," he refers to the "preposterous hat and the vacuous face" of Mary Sutherland. In "The Adventure of the Missing Three-Quarter
The Adventure of the Missing Three-Quarter
"The Adventure of the Missing Three-Quarter", one of the 56 Sherlock Holmes short stories written by British author Sir Arthur Conan Doyle, is one of 13 stories in the cycle collected as The Return of Sherlock Holmes. It was originally published in Strand Magazine in 1904 with illustrations by...

," Cyril Overton is said to be a man "more accustomed to using his muscles than his wits." The latter case ends with Holmes uncovering a deep personal tragedy, and a physician tells him: "I am sure that I can rely upon your discretion and that of your friend." Here, appearances cut one way and realities cut another. Though Watson wrote and published an account of the case, seemingly breaching confidence and violating discretion, Watson's account blurred many of the details that would have allowed later scholars to identify those involved in the case.

Despite Watson's frequent expressions of admiration and friendship for Holmes, the many stresses and strains of living and working with the detective make themselves evident in Watson's occasional asperity. The most controversial of these matters is Watson's candor about Holmes's drug use. Though the use of cocaine
Cocaine
Cocaine is a crystalline tropane alkaloid that is obtained from the leaves of the coca plant. The name comes from "coca" in addition to the alkaloid suffix -ine, forming cocaine. It is a stimulant of the central nervous system, an appetite suppressant, and a topical anesthetic...

 was quite legal in Holmes's era, Watson's direct criticism of Holmes's habits has a sting to it, especially in the opening chapter of The Sign of Four. Elsewhere, Watson describes Holmes as brilliant, but also untidy, eccentric, vain, and often arrogant. On the other hand, Holmes, with his passion for exact statement, would recognise Watson's descriptions of himself as accurate, preferring them to a more sanitised presentation of himself.

In "The Adventure of the Bruce-Partington Plans
The Adventure of the Bruce-Partington Plans
"The Adventure of the Bruce-Partington Plans" is one of the 56 Sherlock Holmes short stories written by British author Sir Arthur Conan Doyle. It is one of eight stories in the cycle collected as His Last Bow...

," Holmes gives Watson information about his brother Mycroft Holmes
Mycroft Holmes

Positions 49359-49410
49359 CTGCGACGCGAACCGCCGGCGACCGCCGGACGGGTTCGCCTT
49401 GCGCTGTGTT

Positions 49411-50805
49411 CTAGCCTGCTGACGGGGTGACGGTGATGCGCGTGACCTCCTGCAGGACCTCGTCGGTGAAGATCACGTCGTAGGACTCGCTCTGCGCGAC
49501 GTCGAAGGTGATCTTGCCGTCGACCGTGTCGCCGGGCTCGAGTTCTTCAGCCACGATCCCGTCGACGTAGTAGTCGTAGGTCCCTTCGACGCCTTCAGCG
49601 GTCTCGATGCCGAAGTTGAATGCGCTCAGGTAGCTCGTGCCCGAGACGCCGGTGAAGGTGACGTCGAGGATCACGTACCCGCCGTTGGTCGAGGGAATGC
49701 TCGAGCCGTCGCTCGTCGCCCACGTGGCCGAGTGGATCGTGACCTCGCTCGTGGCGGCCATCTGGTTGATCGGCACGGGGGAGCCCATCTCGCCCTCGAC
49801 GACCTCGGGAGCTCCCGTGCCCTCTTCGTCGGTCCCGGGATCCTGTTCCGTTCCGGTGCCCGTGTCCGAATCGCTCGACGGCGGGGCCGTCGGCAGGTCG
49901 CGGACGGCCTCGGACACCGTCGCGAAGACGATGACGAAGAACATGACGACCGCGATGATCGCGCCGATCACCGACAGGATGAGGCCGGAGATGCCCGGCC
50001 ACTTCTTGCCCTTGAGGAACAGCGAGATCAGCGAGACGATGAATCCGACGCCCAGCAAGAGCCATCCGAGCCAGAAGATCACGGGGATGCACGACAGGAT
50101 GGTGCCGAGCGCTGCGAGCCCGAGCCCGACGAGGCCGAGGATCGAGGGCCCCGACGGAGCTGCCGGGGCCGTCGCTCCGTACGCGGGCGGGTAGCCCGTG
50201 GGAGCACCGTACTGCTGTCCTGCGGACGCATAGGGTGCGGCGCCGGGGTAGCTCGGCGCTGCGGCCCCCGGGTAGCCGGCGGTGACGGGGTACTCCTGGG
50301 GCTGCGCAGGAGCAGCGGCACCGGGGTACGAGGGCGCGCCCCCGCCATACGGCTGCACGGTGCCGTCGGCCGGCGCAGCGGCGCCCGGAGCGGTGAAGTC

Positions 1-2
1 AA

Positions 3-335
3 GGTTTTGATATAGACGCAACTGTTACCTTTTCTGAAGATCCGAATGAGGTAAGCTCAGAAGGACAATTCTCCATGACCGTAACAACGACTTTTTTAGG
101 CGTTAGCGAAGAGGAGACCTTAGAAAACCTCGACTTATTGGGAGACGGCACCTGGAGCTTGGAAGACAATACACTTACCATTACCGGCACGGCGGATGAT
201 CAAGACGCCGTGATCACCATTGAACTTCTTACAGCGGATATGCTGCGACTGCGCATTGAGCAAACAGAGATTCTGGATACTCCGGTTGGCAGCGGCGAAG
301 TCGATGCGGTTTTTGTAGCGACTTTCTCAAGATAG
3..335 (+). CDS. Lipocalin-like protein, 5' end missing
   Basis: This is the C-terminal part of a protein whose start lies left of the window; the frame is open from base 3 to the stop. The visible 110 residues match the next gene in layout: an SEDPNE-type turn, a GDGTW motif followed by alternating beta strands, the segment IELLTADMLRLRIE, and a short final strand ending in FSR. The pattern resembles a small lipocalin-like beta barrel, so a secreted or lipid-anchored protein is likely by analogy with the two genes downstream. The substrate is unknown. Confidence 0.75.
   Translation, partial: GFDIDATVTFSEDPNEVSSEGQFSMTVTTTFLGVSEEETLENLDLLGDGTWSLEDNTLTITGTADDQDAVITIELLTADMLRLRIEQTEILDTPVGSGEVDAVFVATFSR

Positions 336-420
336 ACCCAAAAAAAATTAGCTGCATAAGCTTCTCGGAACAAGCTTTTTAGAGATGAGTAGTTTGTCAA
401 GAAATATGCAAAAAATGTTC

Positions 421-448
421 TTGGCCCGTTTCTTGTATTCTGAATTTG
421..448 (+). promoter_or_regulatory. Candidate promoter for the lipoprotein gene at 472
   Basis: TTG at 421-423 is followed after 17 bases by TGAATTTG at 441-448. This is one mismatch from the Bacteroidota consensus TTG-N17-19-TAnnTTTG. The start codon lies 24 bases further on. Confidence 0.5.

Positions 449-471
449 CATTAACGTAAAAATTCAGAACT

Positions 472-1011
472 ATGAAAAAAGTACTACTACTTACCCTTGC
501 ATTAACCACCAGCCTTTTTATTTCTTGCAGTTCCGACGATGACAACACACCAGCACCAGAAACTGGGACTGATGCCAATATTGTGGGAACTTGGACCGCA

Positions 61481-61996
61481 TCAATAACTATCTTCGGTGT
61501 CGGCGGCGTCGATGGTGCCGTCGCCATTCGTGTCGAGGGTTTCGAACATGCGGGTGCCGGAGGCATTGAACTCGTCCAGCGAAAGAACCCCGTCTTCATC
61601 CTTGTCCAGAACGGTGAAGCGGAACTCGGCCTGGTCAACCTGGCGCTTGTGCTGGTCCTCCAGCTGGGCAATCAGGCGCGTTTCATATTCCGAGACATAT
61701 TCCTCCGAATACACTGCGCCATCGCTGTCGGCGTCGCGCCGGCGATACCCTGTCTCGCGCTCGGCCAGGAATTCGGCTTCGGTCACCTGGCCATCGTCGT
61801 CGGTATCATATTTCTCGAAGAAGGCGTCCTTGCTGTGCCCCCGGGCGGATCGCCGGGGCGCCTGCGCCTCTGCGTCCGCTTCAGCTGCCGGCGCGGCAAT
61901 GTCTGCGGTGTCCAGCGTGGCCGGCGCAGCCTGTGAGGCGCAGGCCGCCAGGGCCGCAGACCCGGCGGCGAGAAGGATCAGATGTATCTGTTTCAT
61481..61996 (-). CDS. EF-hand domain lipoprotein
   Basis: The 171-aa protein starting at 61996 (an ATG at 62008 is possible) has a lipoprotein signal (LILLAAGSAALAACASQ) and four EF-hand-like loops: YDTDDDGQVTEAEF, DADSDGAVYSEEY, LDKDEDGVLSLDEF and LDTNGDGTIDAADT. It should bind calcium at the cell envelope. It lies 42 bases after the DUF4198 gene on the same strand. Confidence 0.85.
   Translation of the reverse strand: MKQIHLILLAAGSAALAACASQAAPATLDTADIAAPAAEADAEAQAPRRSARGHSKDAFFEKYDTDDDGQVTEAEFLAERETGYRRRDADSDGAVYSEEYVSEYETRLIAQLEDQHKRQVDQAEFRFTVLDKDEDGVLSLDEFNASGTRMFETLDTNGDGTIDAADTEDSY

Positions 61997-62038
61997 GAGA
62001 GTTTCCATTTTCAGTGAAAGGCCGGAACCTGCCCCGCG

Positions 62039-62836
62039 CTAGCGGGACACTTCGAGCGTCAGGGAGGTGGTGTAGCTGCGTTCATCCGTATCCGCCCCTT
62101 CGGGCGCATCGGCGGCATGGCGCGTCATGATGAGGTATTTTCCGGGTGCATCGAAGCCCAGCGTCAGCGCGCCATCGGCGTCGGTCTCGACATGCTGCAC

Mycroft Holmes is a fictional character in the stories written by Arthur Conan Doyle. He is the elder brother of the famous detective Sherlock Holmes.- Profile :...

 that is clearly confidential: "One has to be discreet when one talks of high matters of state." Mycroft, Holmes reveals, serves a vital function as a walking database for the government: "The conclusions of every department are passed to him, and he is the central exchange…his specialism is omniscience." This revelation would make Mycroft an obvious target for Britain's enemies, and his position should be kept strictly secret. Yet, given that the story was not published before 1912 and describes events set in 1895, it is likely that Mycroft had retired or even died before publication, so the bar against revealing his role in British government no longer existed.

Some have criticised Watson's revelation of "The Boscombe Valley Mystery
The Boscombe Valley Mystery
"The Boscombe Valley Mystery", one of the 56 short Sherlock Holmes stories written by British author, Sir Arthur Conan Doyle, is the fourth of the twelve stories in The Adventures of Sherlock Holmes. It was first published in the Strand Magazine in 1891.-Plot summary:Lestrade summons Holmes to a...

," given that, at the tale's close, Watson reveals the identity of the murderer and adds: "Old Turner lived for seven months after our interview, but he is now dead; and there is every prospect that the son and daughter may come to live happily together in ignorance of the black cloud which rests upon their past." Would they be so happy were they to learn of the appearance of the case report in the Strand Magazine
Strand Magazine
The Strand Magazine was a monthly magazine composed of fictional stories and factual articles founded by George Newnes. It was first published in the United Kingdom from January 1891 to March 1950 running to 711 issues, though the first issue was on sale well before Christmas 1890.Its immediate...